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Why Ebola Patients Are Getting Treatment In Nebraska

An ambulance transports Ashoka Mukpo, who contracted Ebola while working in Liberia, to the Nebraska Medical Center's specialized isolation unit on Monday in Omaha. Dave Weaver/AP hide caption

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Dave Weaver/AP

An ambulance transports Ashoka Mukpo, who contracted Ebola while working in Liberia, to the Nebraska Medical Center's specialized isolation unit on Monday in Omaha.

Dave Weaver/AP

Freelance journalist Ashoka Mukpo, who contracted Ebola in Liberia, arrived at the University of Nebraska Medical Center today, becoming the second patient with the deadly disease to be treated there.

Why is he being sent to Nebraska instead of some other facility? Because the hospital is home to the largest of four high-level biocontainment patient care units in the U.S.

The Nebraska Medical Center says the unit was commissioned in 2005 as a joint project with Nebraska Health and Human Services and the University of Nebraska Medical Center.

"It was designed to provide the first line of treatment for people affected by bio terrorism or extremely infectious naturally occurring diseases," the center's website says.

"The Ebola virus is very difficult to contract," says Dr. Phil Smith, medical director of the unit, on its website. "The risk it would pose to people outside the unit would be zero, and this is something that can be very safely treated without infecting health care workers."

The three other high-level biocontainment facilities in the U.S. are at St. Patrick Hospital in Missoula, Mont., the National Institutes of Health in Maryland and Emory University Hospital in Atlanta, where two infected patients were treated this summer.

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Dr. Rick Sacra, 51, was treated last month at Nebraska Medical Center. He has since recovered.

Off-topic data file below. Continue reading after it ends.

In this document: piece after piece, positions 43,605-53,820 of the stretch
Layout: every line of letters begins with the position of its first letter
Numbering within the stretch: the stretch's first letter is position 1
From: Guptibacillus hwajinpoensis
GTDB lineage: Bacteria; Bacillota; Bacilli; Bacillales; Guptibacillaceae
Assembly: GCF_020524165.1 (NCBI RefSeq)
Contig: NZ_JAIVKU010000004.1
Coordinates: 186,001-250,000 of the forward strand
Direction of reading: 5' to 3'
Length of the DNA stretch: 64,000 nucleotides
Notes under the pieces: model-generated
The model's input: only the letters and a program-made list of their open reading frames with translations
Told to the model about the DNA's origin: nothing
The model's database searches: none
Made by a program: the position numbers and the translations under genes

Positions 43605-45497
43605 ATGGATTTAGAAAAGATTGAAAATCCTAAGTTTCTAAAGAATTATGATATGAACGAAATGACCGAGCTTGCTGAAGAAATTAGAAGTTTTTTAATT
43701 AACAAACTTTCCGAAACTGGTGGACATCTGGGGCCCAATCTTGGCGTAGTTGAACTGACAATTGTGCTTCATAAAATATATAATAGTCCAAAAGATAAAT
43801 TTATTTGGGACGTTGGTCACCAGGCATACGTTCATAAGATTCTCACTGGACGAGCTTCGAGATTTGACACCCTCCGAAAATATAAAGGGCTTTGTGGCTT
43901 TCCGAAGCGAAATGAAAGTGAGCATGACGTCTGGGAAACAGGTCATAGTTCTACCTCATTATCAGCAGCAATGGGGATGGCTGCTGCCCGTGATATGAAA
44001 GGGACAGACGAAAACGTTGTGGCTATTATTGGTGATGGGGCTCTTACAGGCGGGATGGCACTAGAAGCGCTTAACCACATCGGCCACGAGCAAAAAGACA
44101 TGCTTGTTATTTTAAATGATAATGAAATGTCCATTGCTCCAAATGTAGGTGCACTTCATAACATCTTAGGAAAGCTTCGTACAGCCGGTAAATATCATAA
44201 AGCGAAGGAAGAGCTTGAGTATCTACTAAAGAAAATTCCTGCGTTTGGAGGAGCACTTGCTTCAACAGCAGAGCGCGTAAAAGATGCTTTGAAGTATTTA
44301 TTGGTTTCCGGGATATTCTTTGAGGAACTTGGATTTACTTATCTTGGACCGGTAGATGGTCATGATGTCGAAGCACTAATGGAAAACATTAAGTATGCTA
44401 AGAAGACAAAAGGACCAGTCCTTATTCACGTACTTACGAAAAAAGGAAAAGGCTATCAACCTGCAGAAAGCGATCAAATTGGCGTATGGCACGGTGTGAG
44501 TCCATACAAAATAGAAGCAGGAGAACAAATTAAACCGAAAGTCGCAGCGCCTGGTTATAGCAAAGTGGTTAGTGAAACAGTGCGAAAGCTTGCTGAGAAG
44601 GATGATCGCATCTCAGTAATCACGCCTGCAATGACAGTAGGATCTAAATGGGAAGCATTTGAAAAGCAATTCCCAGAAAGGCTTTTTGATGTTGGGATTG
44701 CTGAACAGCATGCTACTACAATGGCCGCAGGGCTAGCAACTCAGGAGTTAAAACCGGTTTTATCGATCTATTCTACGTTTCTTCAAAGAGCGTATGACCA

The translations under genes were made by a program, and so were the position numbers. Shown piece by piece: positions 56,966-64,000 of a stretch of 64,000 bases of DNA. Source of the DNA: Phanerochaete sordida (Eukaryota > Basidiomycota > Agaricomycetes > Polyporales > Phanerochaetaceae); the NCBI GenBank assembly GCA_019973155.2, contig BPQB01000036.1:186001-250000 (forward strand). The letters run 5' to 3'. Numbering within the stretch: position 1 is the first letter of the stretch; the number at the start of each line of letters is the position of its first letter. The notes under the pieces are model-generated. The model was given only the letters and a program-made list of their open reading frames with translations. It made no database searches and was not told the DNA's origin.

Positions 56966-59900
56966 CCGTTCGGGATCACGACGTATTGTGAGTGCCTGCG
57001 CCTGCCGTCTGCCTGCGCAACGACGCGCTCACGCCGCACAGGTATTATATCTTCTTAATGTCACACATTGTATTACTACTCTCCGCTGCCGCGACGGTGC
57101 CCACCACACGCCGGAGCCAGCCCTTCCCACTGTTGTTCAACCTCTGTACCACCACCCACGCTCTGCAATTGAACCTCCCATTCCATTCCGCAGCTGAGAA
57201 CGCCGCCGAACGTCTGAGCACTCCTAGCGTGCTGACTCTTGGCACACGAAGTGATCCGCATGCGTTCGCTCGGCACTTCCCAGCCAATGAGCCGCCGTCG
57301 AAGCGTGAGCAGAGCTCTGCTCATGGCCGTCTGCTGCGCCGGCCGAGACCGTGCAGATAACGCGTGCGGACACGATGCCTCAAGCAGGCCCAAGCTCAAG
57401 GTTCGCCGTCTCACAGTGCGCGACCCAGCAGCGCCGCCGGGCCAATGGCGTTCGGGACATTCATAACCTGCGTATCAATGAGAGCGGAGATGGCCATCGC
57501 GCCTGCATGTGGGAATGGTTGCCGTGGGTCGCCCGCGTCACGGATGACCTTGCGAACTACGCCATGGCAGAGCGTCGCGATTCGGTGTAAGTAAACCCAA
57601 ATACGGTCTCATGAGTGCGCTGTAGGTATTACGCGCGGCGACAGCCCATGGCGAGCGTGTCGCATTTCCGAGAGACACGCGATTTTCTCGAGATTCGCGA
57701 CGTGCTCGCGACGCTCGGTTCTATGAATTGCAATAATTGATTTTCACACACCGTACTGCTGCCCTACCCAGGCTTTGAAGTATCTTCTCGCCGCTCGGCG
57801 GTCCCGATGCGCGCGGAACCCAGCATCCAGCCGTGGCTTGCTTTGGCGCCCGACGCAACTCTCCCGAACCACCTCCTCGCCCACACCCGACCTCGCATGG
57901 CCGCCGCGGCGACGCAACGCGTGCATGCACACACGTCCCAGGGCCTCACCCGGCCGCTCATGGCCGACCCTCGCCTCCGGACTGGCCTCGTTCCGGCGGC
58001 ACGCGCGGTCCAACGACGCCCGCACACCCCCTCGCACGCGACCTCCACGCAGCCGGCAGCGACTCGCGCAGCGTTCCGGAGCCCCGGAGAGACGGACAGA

In an interview with NPR in August, Bruce Ribner, director of Emory's Serious Communicable Disease Unit, says caregivers use "personal protective equipment designed to prevent ... staff from coming into contact with blood, body fluids and large respiratory droplets."

Ribner said that the doors at the facility don't need to be sealed "because all airflow goes into the patient room since the rooms are under negative pressure."

Gizmodo writes:

"[The] isolation unit in Nebraska is isolated from the rest of the general hospital. It runs on its own air circulation system, and the air is passed through a high-efficiency particulate air (HEPA) filter before it is vented outside of the building. That's the same kind of precautions that you would see in a biosafety level 4 lab (the highest) that works with deadly or highly contagious diseases.

"In addition, the biocontainment unit has negative air pressure, which means that air pressure inside the isolation rooms is slightly lower than that outside. Essentially, air is gently sucked into the room, so particles from inside the room can't float out when you open a door. As another line of protection, ultraviolet lights zap any viruses or bacteria in the air or on surfaces."

Wired says: "[Hospital] staff volunteers at Nebraska Medical Center run twice yearly drills with decontamination at their hospital's 10-bed biocontainment unit. It's the country's largest, opened in 2005 with $1 million in federal and state funding. 'It's built like a concrete box,' says Angela Hewlett, the unit's associate medical director. 'We want to keep our germs inside.' But like Missoula, Nebraska hasn't seen a single infectious disease patient. Sometimes they use it as overflow for the emergency room."

Note: We previously identified the location of Montana's biocontainment facility as Rocky Mountain Laboratories (RML) in Hamilton. We've since updated this post.